Barack Obama, presumably with nothing better to do, has intoned that the Augusta National golf club should lift its ban on women, thus allowing female golfers to compete in the famous Masters tournament.
I personally agree with the president that the ban should be lifted, and I would also oppose the ban on African-Americans that was in place as recently as twenty years ago. We might wonder, however, why the president is voicing his opinion on this, and doing so through the auspices of his press secretary.
It would bother me far more if the president threatened some sort of government intrusion to force the golf club to open its doors to women. This would amount to a violation of the club’s private property rights to set its own admission standards.
This raises an interesting point. Many Americans would find it objectionable for the government to go that far to ensure non-discrimination in a private golf organization—or, for that matter, in a male-dominated basketball or hockey league—and yet have no objection to the state forcing integration upon other sorts of private organizations, to say nothing of restaurants, theaters, and other businesses.
Where does this double-standard come from? Now, I understand that the idea of sex discrimination in some private spheres seems more odious than in others. I would probably boycott some businesses if they refused to hire or allow entry to women, but would not do so if such discrimination appeared more integral to the business’s very identity. To take an extreme example, a movie director who refused to even consider women for a male part would not be nearly as offensive to me as a law firm that refused women applicants.
But these distinctions are best made in civil society, not by government. I believe that all private organizations should be allowed to discriminate on whatever basis they want. In some cases, it might make some sense. In others, it might be so stupidly prejudicial that it would damn the institution economically and in the public eye.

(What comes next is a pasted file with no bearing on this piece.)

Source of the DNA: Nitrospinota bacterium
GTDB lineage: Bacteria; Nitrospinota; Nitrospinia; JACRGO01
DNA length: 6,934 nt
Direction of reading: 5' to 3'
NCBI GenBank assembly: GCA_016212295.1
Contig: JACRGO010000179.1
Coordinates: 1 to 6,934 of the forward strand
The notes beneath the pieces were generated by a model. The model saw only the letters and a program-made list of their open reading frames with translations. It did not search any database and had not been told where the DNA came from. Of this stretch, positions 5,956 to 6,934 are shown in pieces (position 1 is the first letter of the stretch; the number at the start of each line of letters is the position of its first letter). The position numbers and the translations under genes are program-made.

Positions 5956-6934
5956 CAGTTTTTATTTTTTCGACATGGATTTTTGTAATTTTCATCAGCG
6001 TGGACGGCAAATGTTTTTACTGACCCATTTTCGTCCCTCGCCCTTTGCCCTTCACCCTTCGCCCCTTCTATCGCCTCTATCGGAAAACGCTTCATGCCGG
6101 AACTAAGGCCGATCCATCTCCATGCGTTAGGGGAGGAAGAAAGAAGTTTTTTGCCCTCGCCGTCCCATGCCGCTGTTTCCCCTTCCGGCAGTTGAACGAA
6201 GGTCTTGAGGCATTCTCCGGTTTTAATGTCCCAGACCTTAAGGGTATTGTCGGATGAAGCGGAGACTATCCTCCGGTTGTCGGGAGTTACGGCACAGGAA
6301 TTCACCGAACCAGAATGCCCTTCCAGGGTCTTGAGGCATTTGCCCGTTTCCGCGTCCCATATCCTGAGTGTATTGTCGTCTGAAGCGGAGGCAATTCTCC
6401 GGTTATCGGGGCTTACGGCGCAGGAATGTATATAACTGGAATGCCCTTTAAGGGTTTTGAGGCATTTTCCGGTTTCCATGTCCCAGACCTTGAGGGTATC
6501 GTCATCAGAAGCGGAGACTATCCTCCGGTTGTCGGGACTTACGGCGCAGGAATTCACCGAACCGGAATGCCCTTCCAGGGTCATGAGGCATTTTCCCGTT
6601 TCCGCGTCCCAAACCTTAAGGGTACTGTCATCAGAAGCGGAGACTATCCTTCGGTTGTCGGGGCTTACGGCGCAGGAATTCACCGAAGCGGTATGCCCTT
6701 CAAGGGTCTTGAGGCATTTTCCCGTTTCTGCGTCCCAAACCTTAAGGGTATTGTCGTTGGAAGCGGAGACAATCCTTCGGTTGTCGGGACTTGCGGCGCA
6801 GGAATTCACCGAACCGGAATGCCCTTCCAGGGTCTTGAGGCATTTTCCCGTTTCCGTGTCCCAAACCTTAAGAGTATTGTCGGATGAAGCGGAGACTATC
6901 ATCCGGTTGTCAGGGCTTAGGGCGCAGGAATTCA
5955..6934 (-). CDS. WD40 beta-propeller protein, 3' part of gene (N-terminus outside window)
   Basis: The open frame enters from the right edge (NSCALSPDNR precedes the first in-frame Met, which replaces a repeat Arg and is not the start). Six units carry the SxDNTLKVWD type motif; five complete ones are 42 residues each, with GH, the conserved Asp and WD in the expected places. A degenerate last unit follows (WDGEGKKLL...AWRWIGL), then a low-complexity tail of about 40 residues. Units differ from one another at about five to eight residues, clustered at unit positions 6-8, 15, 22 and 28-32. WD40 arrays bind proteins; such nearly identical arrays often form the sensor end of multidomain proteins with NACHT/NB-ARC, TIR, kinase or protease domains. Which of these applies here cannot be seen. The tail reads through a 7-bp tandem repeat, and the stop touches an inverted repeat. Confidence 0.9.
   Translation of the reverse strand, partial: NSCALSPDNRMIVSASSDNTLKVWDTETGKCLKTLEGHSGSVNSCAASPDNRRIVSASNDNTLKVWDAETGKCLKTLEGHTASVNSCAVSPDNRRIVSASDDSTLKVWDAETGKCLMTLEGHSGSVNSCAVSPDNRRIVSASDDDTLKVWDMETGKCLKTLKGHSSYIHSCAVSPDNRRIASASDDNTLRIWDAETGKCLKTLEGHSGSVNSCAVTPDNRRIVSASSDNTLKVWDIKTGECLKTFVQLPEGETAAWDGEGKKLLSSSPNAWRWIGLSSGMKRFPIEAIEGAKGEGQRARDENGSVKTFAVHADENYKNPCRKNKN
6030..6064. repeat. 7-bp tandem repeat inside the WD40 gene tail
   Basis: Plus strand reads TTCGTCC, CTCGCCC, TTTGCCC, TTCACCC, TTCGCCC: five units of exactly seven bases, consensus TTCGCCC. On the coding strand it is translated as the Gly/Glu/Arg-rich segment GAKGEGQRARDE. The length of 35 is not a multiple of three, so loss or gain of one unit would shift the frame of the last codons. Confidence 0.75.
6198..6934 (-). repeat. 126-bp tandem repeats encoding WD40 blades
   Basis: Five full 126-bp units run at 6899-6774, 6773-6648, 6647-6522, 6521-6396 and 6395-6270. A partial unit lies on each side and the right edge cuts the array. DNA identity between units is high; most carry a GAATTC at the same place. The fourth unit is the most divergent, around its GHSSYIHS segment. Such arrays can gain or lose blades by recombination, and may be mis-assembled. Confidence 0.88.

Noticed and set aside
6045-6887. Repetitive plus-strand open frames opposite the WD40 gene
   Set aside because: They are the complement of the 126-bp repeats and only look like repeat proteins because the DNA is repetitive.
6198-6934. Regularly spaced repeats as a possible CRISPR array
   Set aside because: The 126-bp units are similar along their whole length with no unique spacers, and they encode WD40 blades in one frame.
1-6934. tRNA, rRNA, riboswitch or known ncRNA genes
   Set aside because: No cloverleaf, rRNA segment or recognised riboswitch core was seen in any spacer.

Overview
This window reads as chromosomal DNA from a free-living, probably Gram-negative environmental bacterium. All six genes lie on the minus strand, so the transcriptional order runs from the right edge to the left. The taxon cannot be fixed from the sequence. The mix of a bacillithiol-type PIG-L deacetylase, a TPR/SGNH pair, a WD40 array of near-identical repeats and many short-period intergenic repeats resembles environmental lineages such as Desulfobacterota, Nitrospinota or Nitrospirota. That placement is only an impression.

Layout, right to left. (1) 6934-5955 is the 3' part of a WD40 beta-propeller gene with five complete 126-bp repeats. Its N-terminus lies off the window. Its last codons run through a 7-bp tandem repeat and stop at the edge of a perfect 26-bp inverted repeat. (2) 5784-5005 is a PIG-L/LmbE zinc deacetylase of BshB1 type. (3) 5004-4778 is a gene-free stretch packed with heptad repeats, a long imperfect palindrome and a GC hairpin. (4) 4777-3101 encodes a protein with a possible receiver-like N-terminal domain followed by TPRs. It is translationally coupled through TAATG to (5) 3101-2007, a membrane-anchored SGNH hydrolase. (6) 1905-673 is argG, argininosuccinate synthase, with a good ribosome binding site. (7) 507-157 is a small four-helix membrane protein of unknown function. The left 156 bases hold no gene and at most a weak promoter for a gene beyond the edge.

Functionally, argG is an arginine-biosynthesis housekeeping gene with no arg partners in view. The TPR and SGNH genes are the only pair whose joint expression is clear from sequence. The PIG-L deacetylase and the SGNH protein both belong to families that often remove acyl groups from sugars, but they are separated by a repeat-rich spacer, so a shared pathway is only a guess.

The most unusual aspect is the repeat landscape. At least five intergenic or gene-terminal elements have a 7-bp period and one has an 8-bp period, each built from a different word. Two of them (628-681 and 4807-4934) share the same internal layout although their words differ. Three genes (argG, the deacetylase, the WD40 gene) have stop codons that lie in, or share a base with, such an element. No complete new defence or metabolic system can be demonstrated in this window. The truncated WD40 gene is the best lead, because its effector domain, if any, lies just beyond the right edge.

It might seem odd that the president would even have an opinion on the rules of this competitive sport, but there is some precedent, at least if we look at the issue broadly.
For better or worse, Teddy Roosevelt deserves lots of credit for the modern institution of American football. In the first decade of the 20th century, a groundswell of agitation was brewing to abolish college football, then the highest level of organized competition featuring the sport. This was mostly a reaction to the dangerousness of the game as practiced. Roosevelt invited leaders of the sport to the White House and convinced them to adopt new rules forbidding mass formations and gang tackling, changing the first-down requirement to ten yards, gracing the line of scrimmage with a new neutral zone, and inventing the forward pass. These rules likely saved the game from abolition and thus are responsible for the sport’s continuing and growing popularity, the eventual creation of the NFL and Superbowl, and every terrible half-time show and one-minute-long Pepsi commercial that have arisen as a result.
Roosevelt’s intervention was much more involved than Obama’s mere statement of opinion on golf, although some locked into the practices of today would probably find Teddy’s reforms completely sensible and Obama’s idea an unnecessary rejection of tradition. In any event, neither is an example of government force coming down to regulate a sport against the private owners’ will.